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Saturday, May 1, 2010

First Daughter and Last Snow by Eric Van Lustbader

Alright, earlier in the week I posted a contest for two books by Eric Van Lustbader and promised you the reviews.  These are those. :p

Just to make it easier, and because I pretty much felt the same way about both (and if I'm being honest, I was displeased enough with First Daughter to have resorted to skimming Last Snow), I am going to give you my thoughts on both books together.  Here are the summaries from Goodreads:

Sometimes the weakness we fear most can become our greatest strength . .  .  Jack McClure has had a troubled life.  His dyslexia always made him  feel like an outsider.  He escaped from an abusive home as a teenager  and lived by his wits on the streets of Washington D.C.  It wasn’t until  he realized that dyslexia gave him the ability to see the world in  unique ways that he found success, using this newfound strength to  become a top ATF agent. When a terrible accident takes the life of his  only daughter, Emma, and his marriage falls apart, Jack blames himself,  numbing the pain by submerging himself in work.  Then he receives a call  from his old friend Edward Carson.  Carson is just weeks from taking  the reins as President of the United States when his daughter, Alli, is  kidnapped.  Because Emma McClure was once Alli’s best friend, Carson  turns to Jack, the one man he can trust to go to any lengths to find his  daughter and bring her home safely. The search for Alli leads Jack on a  road toward reconciliation . . . and into the path of a dangerous and  calculating man.  Someone whose actions are as cold as they are  brilliant.  Whose power and reach are seemingly infinite. Faith,  redemption, and political intrigue play off one another as McClure uses  his unique abilities to journey into the twisted mind of a stone cold  genius who is constantly one step ahead of him.  Jack will soon discover  that this man has affected his life and his country in more ways than  he could ever imagine.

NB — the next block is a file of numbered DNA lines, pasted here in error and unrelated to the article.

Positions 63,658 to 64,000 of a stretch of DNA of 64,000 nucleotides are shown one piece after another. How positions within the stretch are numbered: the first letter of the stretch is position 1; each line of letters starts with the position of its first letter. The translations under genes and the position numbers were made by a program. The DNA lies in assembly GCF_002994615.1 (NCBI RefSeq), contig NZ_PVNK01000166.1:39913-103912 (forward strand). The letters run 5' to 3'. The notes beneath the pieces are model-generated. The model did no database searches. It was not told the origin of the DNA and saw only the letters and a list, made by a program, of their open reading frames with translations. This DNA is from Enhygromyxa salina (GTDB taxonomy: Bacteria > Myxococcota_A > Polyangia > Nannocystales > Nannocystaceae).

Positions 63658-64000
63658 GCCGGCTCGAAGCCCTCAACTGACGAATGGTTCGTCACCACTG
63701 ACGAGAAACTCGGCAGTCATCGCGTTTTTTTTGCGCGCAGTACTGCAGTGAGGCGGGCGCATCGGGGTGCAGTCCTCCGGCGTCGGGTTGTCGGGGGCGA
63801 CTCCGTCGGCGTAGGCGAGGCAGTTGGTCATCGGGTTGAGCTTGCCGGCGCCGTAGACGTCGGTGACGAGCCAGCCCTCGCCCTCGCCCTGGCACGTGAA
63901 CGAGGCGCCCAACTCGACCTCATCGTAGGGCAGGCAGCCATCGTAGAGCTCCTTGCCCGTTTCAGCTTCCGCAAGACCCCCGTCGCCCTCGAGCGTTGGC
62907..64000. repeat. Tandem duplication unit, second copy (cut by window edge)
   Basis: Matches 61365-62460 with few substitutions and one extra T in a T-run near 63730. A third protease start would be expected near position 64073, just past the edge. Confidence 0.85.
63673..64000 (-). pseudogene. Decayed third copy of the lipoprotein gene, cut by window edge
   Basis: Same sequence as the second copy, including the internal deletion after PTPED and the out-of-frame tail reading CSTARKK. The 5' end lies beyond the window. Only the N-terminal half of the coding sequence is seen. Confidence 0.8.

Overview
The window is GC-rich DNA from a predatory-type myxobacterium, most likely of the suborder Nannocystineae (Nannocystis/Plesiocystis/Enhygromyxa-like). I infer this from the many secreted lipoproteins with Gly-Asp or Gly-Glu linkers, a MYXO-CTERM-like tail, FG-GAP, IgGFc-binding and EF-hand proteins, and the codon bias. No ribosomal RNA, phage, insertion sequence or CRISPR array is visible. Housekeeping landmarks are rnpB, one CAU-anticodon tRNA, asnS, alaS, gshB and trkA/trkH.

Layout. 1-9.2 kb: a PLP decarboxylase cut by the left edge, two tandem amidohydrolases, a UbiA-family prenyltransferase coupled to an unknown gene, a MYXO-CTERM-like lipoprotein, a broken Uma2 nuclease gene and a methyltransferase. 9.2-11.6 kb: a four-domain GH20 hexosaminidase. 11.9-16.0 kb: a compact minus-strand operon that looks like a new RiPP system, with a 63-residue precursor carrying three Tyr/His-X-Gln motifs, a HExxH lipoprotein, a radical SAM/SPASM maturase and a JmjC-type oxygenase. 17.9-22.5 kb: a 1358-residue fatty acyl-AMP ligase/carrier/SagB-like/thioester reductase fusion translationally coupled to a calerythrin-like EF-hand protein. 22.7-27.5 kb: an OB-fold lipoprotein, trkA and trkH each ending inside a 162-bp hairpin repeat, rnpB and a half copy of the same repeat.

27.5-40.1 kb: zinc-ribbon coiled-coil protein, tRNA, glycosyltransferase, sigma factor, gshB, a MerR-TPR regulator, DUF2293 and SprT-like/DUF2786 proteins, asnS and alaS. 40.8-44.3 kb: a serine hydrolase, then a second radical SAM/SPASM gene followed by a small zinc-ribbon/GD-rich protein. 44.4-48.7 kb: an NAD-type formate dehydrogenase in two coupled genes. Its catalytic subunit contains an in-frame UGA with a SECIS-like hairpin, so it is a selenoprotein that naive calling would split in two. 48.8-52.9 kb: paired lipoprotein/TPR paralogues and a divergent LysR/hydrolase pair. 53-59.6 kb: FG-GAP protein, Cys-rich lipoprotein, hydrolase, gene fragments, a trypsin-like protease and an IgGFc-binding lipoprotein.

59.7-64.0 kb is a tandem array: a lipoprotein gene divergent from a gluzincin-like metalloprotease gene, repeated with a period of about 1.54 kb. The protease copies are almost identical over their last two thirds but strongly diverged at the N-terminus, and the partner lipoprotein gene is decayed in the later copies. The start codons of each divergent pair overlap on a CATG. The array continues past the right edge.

Last Snow

Jack McClure, Special Advisor and closest friend to the new President  of the United States, interprets the world very differently from the  rest of us. It’s his greatest liability, and his greatest asset.
An  American senator, supposedly on a political trip to the Ukraine, turns  up dead on the island of Capri. When the President asks him to find out  how and why, Jack sets out from Moscow across Eastern Europe, following a  perilous trail of diplomats, criminals, and corrupt politicians. Thrust  into the midst of a global jigsaw puzzle, Jack’s unique dyslexic mind  allows him to put together the pieces that others can’t even see.